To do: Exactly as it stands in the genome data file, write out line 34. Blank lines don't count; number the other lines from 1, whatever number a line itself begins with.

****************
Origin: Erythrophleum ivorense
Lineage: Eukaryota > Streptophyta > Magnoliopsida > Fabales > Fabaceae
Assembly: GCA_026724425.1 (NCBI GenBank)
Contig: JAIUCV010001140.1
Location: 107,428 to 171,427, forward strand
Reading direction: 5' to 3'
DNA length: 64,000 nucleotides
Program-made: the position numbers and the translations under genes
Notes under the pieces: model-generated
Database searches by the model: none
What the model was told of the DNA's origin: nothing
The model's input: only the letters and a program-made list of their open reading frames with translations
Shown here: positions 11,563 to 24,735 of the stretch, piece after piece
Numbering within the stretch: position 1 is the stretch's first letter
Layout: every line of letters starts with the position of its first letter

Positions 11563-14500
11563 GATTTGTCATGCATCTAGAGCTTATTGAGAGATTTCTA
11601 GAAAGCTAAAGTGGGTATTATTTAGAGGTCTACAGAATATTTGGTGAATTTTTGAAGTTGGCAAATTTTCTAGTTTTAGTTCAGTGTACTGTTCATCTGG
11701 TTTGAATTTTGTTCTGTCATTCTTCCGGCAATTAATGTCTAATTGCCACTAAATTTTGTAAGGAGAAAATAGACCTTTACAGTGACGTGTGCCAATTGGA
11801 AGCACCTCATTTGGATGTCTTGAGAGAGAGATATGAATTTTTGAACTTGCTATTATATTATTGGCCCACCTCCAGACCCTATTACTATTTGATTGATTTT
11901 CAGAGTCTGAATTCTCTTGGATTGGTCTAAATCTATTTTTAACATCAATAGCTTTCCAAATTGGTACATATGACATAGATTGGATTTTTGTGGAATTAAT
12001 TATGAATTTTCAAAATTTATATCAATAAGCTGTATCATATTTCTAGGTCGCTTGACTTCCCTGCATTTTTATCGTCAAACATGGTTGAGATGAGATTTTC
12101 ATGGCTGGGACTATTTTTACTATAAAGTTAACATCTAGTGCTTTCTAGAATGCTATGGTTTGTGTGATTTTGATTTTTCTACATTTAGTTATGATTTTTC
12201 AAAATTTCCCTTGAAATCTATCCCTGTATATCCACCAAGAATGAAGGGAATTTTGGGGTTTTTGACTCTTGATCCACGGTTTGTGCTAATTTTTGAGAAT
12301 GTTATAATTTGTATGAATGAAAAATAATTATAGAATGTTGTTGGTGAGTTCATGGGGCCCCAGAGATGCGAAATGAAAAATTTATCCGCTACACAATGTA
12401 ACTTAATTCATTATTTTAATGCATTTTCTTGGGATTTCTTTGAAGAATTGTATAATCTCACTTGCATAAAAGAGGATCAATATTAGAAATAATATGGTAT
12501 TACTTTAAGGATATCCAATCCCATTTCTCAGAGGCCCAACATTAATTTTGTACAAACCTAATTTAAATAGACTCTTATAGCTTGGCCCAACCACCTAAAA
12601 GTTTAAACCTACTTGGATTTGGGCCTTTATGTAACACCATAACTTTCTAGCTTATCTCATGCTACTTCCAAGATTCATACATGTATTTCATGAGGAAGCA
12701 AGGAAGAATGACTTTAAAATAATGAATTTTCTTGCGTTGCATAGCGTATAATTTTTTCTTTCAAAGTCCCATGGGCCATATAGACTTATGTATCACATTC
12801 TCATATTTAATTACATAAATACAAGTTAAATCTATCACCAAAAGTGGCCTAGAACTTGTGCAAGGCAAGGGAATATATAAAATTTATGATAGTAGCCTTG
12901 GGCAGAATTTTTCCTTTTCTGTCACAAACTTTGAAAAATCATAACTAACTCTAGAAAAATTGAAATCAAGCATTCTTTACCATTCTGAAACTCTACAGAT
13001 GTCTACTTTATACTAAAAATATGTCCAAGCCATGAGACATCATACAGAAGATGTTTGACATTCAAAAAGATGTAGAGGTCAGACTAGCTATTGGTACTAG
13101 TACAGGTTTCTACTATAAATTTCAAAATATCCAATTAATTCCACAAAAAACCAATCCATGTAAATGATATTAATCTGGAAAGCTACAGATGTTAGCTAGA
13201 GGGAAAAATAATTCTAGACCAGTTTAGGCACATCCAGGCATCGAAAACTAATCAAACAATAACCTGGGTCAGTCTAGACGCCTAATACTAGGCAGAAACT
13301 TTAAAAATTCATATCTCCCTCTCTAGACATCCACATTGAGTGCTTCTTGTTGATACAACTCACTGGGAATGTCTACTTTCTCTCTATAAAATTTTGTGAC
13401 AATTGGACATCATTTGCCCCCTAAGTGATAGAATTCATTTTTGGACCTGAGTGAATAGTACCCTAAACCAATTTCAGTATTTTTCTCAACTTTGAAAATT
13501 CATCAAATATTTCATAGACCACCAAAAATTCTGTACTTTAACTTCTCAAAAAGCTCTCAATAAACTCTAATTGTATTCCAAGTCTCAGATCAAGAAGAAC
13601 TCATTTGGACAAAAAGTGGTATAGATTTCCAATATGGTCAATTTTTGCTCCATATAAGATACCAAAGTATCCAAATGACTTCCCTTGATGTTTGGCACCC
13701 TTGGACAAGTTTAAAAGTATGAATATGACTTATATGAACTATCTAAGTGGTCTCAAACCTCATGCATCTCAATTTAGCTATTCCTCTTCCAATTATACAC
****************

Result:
13201 GGGAAAAATAATTCTAGACCAGTTTAGGCACATCCAGGCATCGAAAACTAATCAAACAATAACCTGGGTCAGTCTAGACGCCTAATACTAGGCAGAAACT